Well, last weekend delivered mixed emotions on the sporting front. I was in Shetland for the Junior Inter County competition, where Orkney unfortunately lost out to their hosts who retained the Stuart Cup for a third year in a row. While Orkney’s impressive netball team offered hope of a late fight back, it was Shetland who came out on top in the other four sports. In each, however, the relatively young Orkney competitors did enough to give optimism for future JICs. Meantime, you can read more about what happened here.
For me, the Junior Inter County remains a very special competition, through which lifelong bonds are formed, bringing our two island communities closer together. This was the focus of my Orcadian column this week, which you can read here.
On a more positive sporting note, there was also the small matter of the Champions League final. I took time out on Saturday evening to travel over to Bressay to join my Shetland colleague and fellow Liverpool fanatic, Tavish Scott in cheering the Reds to victory. The match may have been poor, but who cares. Liverpool are top dogs in Europe once again!
After briefly returning to Orkney on Sunday, I was then off to Edinburgh on Monday to prepare for a busy few days in parliament. Much of the day was spent drafting speeches, writing my Orcadian article, considering amendments to bills and reviewing Committee papers. I also managed to catch up on casework and emails.
In the evening, I attended a ceremony in parliament that saw four embroidered panels from the Icelandic saga stories and Book of Settlements handed over to Scottish Diaspora Tapestry. The panels depicted the life of Aud the Deep Minded, who lived in Caithness before settling in Iceland in the 9th century. You can learn more about the history of the panels here.
It was an interesting start to Tuesday morning, as we found out five members of Extinction Rebellion had chained themselves to the railings outside parliament. Each party leader had been sent a key to each one of the individuals, which eventually happened – though it took longer to track down some colleagues. It was the latest protests to highlight the Climate Emergency. A bill to update Scotland’s targets to address this is currently making its way through the Scottish Parliament, more details of which you can find here. You can see more about this week’s protest here.
Away from the media excitement outside, it was business as usual for me at the Justice Committee, where we took evidence on proposals to extend the presumption against short prison sentences from three to 12 months. All the evidence shows that short sentences do little to address offending behaviour and are less effective than community based measures. With the highest prison population in western Europe, and most of our prisons at or beyond capacity, reform is needed. You can read the Committee proceedings here and more about the issue here.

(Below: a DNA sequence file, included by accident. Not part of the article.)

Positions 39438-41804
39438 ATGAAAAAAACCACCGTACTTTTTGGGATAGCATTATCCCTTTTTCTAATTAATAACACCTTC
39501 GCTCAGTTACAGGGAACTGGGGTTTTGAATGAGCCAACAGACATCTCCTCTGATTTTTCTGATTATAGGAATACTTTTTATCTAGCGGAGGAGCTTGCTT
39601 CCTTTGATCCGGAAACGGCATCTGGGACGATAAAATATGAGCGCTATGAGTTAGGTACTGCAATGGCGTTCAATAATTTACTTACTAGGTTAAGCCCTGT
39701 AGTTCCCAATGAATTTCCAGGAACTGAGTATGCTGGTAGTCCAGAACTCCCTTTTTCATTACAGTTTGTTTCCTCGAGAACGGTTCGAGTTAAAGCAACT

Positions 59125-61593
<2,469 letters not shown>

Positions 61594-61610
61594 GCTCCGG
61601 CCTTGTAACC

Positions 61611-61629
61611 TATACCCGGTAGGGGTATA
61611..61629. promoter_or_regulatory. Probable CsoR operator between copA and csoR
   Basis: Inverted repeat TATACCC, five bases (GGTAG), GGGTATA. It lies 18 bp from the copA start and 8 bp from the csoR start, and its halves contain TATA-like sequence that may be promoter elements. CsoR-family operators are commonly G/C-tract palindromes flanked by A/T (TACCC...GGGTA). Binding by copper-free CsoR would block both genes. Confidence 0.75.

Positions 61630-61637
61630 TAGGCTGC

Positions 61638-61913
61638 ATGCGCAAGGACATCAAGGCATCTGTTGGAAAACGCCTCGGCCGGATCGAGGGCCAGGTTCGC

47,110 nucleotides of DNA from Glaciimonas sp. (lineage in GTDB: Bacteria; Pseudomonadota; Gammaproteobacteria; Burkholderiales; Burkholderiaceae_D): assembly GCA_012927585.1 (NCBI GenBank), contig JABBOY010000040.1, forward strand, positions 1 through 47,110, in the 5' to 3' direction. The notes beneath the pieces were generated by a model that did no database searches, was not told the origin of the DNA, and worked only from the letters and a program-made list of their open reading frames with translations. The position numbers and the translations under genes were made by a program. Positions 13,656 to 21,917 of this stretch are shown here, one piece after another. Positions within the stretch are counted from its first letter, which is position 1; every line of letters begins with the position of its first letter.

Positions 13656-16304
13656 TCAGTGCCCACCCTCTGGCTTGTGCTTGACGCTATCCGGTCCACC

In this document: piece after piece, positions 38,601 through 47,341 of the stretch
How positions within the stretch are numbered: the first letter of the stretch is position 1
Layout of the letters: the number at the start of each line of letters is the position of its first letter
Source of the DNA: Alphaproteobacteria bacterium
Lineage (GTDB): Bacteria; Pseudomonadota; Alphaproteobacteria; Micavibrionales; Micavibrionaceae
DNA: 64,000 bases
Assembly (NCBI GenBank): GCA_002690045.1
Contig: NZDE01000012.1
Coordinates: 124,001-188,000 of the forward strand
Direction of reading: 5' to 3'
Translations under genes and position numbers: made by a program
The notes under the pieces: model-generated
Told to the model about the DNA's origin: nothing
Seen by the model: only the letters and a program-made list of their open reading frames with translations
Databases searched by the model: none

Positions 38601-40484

After a brief time in my office, trying to deal with my email inbox, I was off to the Chamber for a Tory debate on proposals for a bill to introduce whole life sentences in Scotland, which you can read more about here. As judges already have discretion to hand down sentences effectively keeping a prisoner incarcerated for the rest of their life, these proposals are political posturing rather than a genuine attempt to improve sentencing for victims and their families. You can see what I said here, read it here and watch the full session here.
Following the debate, I had a short meeting back at my office with Jonathan Hines, a Sanday-based constituent who also happens to be on the board of the UK Passivhaus Trust. We discussed the progress made on Passivhaus in Scotland and the potential in future to help reduce energy use/costs and meet climate change targets. You can read more about what the Trust do here.
It was then back to the chamber, where I was delighted to have the opportunity to speak at a members’ debate on delivering fair access to treatment and care for people with advanced dementia. I highlighted the great work of Dementia Friendly Orkney and Age Scotland Orkney, as well as efforts of local shops and business to turn Orkney ‘purple’ for Dementia Awareness Week. However, a recent report by the Fair Dementia Care Commission also points out that care for advanced dementia is too often not available or is costlier than that for other terminal conditions. You can read the report here, see what I had to say here and you can watch the full debate here.
In the evening, my colleague Tavish Scott MSP hosted an event on ‘The Future of Farming: Nature Means Business’, focusing on the work of the Nature Friendly Farming Network. Farmers from across Scotland were present to talk about how agriculture and the environment can work in harmony. You can learn more about the NFFN here.
Wednesday began with a meeting at my office with Atos about how the challenges facing Police Scotland require investment in ICT and digital capability. This is an issue that has come up frequently at meetings of the Justice Sub Committee on Policing.